For me the parkland at croft castle is a special place, there are so many different aspects to the landscape, different environments, all to be found within the boundary of the parkland. It is however quite special for many others too. The Parkland’s significance as ‘special’ is indicated by two distinct areas that have Site of Special Scientific Interest (SSSI) status. The short hand for this designation is ‘triple SI’ and such areas throughout the UK that have this status are important specific areas that support plants and animals, that find it difficult to survive elsewhere in the countryside, and they represent what are considered to be the country’s best wildlife and geological sites. Such sites are also legally protected under the Wildlife and Countryside Act 1981.
There are two SSSI areas at Croft. Many people following the walks where these areas exist would probably not be aware that they are going through SSSI areas.
The one that is most commonly walked is in the Fishpool Valley.
The year round damp conditions of the valley are the ideal habitat for a number of rare species. Living down here are not the high profile rarities and endangers species that make televised viewing, they are the lesser know flora and fauna, which perhaps makes them so much more important to protect.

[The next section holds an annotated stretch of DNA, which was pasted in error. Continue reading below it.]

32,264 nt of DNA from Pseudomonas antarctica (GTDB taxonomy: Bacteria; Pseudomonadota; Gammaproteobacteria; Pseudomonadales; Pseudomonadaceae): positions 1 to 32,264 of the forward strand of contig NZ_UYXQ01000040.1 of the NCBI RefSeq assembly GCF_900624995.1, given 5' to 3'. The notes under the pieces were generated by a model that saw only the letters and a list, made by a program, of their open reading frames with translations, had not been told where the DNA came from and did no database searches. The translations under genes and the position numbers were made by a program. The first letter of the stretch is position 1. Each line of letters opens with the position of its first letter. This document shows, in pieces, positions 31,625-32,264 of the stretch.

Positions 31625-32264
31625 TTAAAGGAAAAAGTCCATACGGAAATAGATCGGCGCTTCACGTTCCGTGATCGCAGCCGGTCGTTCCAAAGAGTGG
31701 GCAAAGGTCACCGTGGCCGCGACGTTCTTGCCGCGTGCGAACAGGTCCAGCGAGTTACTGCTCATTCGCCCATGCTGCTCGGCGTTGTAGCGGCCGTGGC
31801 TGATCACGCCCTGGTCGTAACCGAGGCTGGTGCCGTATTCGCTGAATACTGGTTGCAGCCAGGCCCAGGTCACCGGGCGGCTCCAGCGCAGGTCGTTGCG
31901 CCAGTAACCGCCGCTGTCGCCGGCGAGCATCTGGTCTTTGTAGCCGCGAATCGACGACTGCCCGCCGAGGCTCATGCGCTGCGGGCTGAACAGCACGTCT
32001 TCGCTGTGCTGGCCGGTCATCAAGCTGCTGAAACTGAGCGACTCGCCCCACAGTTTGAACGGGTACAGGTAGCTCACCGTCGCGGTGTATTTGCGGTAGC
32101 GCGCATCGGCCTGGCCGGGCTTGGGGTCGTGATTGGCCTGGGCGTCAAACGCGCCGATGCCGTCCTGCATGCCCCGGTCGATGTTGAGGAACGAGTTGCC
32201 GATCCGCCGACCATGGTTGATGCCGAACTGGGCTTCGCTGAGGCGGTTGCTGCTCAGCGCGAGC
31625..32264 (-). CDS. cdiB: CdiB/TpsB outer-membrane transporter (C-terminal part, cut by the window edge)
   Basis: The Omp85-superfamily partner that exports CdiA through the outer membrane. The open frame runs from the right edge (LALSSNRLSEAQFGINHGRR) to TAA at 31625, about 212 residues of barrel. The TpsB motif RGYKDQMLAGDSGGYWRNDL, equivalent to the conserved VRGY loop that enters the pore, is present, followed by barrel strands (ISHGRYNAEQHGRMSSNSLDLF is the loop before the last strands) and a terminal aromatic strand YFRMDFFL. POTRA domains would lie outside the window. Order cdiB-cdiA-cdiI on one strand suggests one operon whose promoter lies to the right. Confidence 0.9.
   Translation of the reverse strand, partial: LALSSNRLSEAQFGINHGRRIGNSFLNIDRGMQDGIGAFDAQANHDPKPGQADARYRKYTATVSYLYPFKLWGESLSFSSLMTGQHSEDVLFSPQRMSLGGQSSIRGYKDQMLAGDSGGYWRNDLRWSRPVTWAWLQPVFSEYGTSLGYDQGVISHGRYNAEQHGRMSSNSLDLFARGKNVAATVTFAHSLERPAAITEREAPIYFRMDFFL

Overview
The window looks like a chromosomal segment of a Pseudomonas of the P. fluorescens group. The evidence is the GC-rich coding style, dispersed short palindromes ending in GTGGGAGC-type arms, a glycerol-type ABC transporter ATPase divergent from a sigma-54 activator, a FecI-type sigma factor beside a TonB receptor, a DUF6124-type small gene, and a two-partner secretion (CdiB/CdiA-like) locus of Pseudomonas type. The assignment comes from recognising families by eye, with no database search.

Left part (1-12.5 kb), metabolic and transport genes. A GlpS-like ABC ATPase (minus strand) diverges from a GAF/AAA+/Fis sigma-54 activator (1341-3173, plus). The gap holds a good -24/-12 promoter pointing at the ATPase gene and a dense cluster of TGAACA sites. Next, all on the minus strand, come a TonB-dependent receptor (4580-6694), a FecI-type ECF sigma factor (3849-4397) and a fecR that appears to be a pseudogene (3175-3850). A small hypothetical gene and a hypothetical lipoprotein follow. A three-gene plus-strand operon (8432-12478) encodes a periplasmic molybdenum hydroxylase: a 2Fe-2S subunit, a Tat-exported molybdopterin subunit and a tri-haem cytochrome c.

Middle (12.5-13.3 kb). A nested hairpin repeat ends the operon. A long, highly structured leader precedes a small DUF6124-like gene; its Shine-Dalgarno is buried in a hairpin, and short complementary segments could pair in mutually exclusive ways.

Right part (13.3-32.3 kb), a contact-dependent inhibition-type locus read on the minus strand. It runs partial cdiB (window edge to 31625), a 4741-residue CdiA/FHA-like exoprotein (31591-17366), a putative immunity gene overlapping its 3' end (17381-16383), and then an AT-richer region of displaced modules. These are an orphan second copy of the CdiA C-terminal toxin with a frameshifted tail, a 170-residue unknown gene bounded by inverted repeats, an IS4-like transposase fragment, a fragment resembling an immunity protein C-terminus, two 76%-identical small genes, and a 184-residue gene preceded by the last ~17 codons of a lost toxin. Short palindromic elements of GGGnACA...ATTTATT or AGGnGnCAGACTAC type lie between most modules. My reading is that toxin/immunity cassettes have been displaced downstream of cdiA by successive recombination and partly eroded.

Of the 31 rare and endangered lichens that have been recorded at Croft, half of them occur in the Fishpool Valley. Fungi abound down here about 500 (five hundred) species have been recorded in recent years.
The decaying fallen wood and veteran oaks are home, and are of major importance in supporting important invertebrates. Some of these invertebrates are of national importance and some have ‘red data book’ status making them endangered. Ornithologists take great interest in what goes on down here too. There are birds here that are Red, Amber and Priority listed. Birds are not the only flying creatures to be found down here several species of Bats make use of the ancient trees and ivy for both winter and summer roosts.
The array of ground flora is a key indicator of ancient woodland and the pools support aquatic flora which in a recent survey (2012) concluded “that the vegetation here represents an extremely rare and valuable habitat type and is therefore of very high conservation value”. The pools also support an important population of the priority species white-clawed crayfish.
The other SSSI area, visited to a lesser degree, is Pokehouse Wood (see also my article about Pokehoues Wood under ‘walks’). Within Pokehouse Wood it is the River Lugg itself and the immediate banks of the river that have SSSI status. That said it is apparent that there is much within Pokehouse Wood to preserve. The flora found there provides a clear indication that it has been wooded for hundreds of years. This is probably why the commercial plantation was clear felled back in 2009/10 and in years to come perhaps the landscape at Pokehouse Wood could gain ‘triple SI’ status, to compliment the status of the river that passes through it.
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